The key to achieving work life balance may lie in millennials

In a few years, millennials will dominate the workforce and employers will have to create workplaces that are both supportive and highly productive.
Woman cruising on longboard at huge creative office space, while holding tablet (Getty Images)

In a few years, millennials will dominate the workforce and employers will have to create workplaces that are both supportive and highly productive according to Nora Spinks, the chief executive officer of the Vanier Institute of the Family. Spinks has spent years researching the balance between work and family time.

She told Cross Country Checkup guest host Susan McReynolds the newest generation of workers want employers to recognize that sometimes family comes first and that employees need flexibility and autonomy to complete their jobs.

You can listen to the full conversation here:

Is work life balance a myth?

The notion of work life balance

I think it really depends on the different age groups. [Many] millennials don't separate work and family life. This isn't a new issue, but the way we're resolving it is very new—by using technology in a different way.

There are a lot of people who have precarious work and no control. They only get paid if they're clocked in or clocked out and the idea of being able to take time off is very foreign. We are also seeing fathers, especially new dads, who are experiencing more work life imbalance than ever before because they're more actively involved in household management and childcare. They don't have the same kind of role models that a lot of today's young women have.

What employees want and need to do well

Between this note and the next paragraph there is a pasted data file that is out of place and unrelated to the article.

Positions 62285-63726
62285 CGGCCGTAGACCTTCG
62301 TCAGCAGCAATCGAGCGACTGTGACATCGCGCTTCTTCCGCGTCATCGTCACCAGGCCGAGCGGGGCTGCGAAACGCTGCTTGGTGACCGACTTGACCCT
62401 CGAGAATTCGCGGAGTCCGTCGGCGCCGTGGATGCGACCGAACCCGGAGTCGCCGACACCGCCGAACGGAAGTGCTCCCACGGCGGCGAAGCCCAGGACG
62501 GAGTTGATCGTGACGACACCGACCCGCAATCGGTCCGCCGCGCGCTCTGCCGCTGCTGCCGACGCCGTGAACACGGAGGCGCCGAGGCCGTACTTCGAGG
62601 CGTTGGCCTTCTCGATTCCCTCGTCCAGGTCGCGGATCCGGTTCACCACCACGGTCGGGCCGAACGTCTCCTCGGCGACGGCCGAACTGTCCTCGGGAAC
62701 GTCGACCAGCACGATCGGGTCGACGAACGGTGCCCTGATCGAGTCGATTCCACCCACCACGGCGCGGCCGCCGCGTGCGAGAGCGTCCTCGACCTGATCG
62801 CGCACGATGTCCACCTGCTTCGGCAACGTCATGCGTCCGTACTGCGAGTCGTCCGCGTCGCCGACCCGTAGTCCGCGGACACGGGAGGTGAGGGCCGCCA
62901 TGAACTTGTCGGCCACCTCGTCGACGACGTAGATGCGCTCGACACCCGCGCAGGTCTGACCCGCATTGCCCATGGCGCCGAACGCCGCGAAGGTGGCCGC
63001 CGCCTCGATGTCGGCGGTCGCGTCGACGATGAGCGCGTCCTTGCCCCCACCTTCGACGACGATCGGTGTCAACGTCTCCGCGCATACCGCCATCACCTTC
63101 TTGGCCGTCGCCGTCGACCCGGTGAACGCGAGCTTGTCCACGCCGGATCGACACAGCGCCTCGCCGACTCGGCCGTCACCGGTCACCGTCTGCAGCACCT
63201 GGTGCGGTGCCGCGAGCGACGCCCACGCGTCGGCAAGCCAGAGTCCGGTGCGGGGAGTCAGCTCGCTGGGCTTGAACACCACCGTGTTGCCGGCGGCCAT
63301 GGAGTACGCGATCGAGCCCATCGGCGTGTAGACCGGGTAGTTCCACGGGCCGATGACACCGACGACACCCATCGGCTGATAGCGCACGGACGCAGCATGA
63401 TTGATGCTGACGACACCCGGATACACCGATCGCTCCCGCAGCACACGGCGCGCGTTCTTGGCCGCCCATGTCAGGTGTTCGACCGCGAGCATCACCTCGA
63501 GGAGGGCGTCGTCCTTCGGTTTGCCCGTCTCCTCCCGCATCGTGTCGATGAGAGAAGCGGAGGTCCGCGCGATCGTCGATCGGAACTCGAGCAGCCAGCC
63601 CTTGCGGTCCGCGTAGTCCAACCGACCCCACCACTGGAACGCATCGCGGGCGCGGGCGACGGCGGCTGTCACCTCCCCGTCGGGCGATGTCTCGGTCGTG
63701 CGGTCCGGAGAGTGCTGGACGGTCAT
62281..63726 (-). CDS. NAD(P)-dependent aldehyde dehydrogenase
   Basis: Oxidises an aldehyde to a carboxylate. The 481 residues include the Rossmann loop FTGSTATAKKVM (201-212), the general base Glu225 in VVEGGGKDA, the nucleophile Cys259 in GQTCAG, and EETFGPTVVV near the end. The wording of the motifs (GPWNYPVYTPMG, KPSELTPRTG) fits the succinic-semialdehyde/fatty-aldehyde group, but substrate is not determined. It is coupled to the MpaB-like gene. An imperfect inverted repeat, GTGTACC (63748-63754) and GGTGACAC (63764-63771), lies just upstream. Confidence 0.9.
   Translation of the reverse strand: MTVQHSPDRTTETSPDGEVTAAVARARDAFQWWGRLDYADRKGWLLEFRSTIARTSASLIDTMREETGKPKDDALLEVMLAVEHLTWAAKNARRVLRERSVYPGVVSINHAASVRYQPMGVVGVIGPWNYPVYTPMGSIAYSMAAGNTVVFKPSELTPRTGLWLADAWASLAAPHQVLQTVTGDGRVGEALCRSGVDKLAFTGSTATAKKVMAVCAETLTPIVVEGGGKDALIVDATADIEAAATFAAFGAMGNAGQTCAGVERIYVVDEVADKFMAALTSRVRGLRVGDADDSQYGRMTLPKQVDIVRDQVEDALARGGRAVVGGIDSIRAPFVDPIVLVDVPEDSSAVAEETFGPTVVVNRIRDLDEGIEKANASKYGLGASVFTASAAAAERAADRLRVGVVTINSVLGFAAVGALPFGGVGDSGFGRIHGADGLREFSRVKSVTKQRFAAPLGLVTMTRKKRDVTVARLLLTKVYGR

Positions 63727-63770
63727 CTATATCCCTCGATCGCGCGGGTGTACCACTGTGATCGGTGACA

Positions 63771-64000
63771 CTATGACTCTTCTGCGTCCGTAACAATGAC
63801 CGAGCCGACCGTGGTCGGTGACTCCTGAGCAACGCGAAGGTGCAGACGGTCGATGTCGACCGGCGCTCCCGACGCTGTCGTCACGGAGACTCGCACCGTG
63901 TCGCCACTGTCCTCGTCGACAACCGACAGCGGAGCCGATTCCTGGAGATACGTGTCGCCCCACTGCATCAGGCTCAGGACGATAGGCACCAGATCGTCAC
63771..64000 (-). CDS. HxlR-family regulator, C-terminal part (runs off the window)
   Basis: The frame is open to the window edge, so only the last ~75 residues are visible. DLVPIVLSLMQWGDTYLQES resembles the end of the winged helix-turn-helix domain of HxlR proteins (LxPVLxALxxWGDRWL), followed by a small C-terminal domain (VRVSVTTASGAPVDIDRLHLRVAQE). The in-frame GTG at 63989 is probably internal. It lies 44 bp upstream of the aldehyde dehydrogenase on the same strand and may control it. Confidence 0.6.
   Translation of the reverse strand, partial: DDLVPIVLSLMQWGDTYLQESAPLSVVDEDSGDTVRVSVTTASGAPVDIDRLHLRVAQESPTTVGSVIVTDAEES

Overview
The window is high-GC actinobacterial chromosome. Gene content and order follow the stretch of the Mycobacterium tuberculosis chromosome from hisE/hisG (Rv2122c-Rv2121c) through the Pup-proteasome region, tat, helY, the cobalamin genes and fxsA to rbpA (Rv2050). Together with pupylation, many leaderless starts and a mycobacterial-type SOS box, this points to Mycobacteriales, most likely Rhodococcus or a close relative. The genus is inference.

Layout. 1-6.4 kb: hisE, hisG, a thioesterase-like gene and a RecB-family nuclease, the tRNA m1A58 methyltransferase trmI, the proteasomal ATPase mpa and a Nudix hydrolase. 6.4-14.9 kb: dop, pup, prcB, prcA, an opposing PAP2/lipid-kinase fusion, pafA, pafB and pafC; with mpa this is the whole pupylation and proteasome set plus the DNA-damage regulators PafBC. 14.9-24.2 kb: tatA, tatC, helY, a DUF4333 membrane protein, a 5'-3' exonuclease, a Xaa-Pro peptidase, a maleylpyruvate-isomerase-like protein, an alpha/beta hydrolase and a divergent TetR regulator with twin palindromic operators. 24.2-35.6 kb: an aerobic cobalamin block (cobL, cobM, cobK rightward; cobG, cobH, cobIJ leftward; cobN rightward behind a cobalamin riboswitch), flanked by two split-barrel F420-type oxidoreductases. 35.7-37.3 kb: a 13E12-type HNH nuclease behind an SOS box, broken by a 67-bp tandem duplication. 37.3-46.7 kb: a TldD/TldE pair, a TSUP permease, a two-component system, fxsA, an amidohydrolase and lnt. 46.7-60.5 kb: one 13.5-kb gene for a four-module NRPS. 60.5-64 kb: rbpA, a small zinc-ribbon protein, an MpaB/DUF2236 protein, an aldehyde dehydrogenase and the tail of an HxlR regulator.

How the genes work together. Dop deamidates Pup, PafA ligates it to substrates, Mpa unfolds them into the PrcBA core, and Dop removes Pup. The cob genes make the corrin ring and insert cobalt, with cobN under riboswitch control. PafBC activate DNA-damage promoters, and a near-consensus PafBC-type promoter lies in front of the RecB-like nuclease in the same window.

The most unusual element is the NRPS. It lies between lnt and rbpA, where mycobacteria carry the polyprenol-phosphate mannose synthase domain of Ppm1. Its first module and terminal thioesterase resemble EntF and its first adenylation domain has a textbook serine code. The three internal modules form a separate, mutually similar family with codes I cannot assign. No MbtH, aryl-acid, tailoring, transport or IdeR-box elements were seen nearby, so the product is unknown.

Employers should recognize, respect, and honor the fact employees have a life outside of work and sometimes that life requires more attention. Employees need two things: flexibility and autonomy with the how, where, and when work gets done. They need access to community supports and resources whether it's childcare, healthcare, home care, or palliative care. Those are the kinds of things they need to achieve a high quality of life which balances work, family responsibilities, and active membership in their communities.

The next generation of workers

It's going to be an employee's market. They'll be able to start articulating what they need and what they want. The millennials are the first generation who experienced their parents attempting to balance work and family in the 80's and 90's. They saw the challenges and they don't want that same kind of life. They don't want to burn out. They don't want to live their life on antidepressants and anti-anxiety medication. They don't want to be away from their kids for a long period of time and they do want to spend time in their community.

They want to volunteer. They want to take care of their health and wellbeing and they want to have a good job as well. With this brand new generation coming into the paid labor force with that unique experience—it's going to change the conversation. It's going to change the reality. It's going to [increase] the motivation [of] employers and labor unions to create work environments that are supportive and respectful and productive and high performing at the same time.

Nora Spinks' and Susan McReynolds' comments have been edited and condensed. This online segment was prepared by Lisa Mathews.


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